But those that were well versed in their craft and gave me room to fail and grow… those professionals saved my life, as truly as if they were surgeons replacing my heart or oncologists removing a tumor. 


Cognitive-behavioral therapy has brought me to become a better version of myself, as well as equipped me to fend off my nasty thoughts, honestly evaluate where I’m at when my mind wants to lie to me, and taught me how to love myself. 


That’s just one of many options. Some versions of therapy are better than others, some therapists may not fit you, but if you’re struggling with darkness and depression I urge you to seek one out. They, in addition to medicine, have made these long years of illness and suffering bearable, and have provided frequent infusions of hope when I could not create it myself.

 

Hope 


Life is ultimately a struggle between truth and error. 
Whether by bullies, detractors, allies or your own mind, the challenge will come to you one day to swallow the lie that all hope is lost. 


It is a sadistic and yet tempting thought. It comes in many flavors. From, “I can’t do this.” to “When will this pain end?”, this nagging fear with a thousand faces has the power to drag you to destruction. 
Don’t let it.


The years grind on. Some weeks and months the grey skies seem to drift on forever. Life has handed me more heartache and misery than I ever deserved, and it will continue to serve to me pain, disappointment and defeat.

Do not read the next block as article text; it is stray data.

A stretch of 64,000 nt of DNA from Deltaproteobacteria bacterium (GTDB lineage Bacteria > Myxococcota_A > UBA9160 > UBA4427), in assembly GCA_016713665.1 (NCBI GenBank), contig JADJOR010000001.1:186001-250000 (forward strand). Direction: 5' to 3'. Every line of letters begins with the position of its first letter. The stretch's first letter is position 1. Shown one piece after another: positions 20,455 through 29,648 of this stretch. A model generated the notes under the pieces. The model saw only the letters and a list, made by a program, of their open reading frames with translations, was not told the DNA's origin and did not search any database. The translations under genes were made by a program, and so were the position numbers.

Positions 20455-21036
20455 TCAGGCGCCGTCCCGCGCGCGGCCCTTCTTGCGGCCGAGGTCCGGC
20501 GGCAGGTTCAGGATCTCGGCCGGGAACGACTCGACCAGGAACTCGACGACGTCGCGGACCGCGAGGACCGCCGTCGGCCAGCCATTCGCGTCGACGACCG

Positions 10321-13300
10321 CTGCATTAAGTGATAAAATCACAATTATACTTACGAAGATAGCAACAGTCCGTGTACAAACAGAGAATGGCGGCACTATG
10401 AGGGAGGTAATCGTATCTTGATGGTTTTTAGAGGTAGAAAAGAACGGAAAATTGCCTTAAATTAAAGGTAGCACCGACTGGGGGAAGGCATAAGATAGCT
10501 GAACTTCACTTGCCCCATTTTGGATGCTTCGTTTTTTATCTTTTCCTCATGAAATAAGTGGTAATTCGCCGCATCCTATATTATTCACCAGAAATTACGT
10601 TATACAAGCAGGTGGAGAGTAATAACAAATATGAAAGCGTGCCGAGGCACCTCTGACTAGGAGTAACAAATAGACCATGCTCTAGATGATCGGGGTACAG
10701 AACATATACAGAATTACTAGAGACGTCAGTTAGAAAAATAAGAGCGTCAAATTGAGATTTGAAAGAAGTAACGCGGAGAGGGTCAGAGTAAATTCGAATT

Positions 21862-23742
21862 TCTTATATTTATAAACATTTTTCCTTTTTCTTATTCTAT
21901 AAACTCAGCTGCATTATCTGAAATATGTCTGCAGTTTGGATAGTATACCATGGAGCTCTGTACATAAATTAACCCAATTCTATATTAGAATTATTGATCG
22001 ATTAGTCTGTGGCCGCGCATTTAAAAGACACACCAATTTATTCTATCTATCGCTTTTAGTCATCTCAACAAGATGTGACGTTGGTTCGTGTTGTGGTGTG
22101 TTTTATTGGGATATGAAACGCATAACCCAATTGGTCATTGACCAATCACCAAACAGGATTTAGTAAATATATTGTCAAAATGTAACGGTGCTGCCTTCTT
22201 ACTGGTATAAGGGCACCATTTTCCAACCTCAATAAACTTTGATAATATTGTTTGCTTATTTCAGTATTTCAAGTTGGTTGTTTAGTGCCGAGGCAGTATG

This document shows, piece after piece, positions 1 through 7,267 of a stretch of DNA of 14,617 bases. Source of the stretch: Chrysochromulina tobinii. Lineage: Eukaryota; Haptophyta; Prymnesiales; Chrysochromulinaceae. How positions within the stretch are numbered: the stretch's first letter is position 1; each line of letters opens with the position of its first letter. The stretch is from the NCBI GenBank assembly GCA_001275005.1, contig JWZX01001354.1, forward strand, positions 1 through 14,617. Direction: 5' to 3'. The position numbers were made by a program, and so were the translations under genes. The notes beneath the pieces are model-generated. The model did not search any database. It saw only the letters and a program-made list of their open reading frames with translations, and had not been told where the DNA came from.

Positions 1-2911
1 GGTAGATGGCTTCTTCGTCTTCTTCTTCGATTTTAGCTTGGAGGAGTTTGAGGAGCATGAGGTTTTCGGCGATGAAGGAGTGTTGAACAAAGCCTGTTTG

But it does not have to beat me. With God’s strength, it won’t. 
Wherever I wander, no matter how deep I am in the morass of sin and darkness, He is there. He’s in the loving arm of friends and the soothing wisp of summer breeze. He’s in the quiet assurance and reverent stillness scripture study provides. He’s in my heartbeat, my creative spark, my aching, my tears. He’s in His House, always.


He bore the agony. He knows my pain and yours. Come to His House. Come to His peace. He may not release you from the pain, at least not yet. But the same arms that sculpted mountain and sea certainly have the power to lift you out. 


I’m grateful He hasn’t given up on me, even in my rebellion, my neglect of His gifts, and my constant, unchanging neediness. I’d like to think He designed my life this way because He knew I’d need Him. Thank you for loving me when I loved no one, including myself. Thank you for your grace.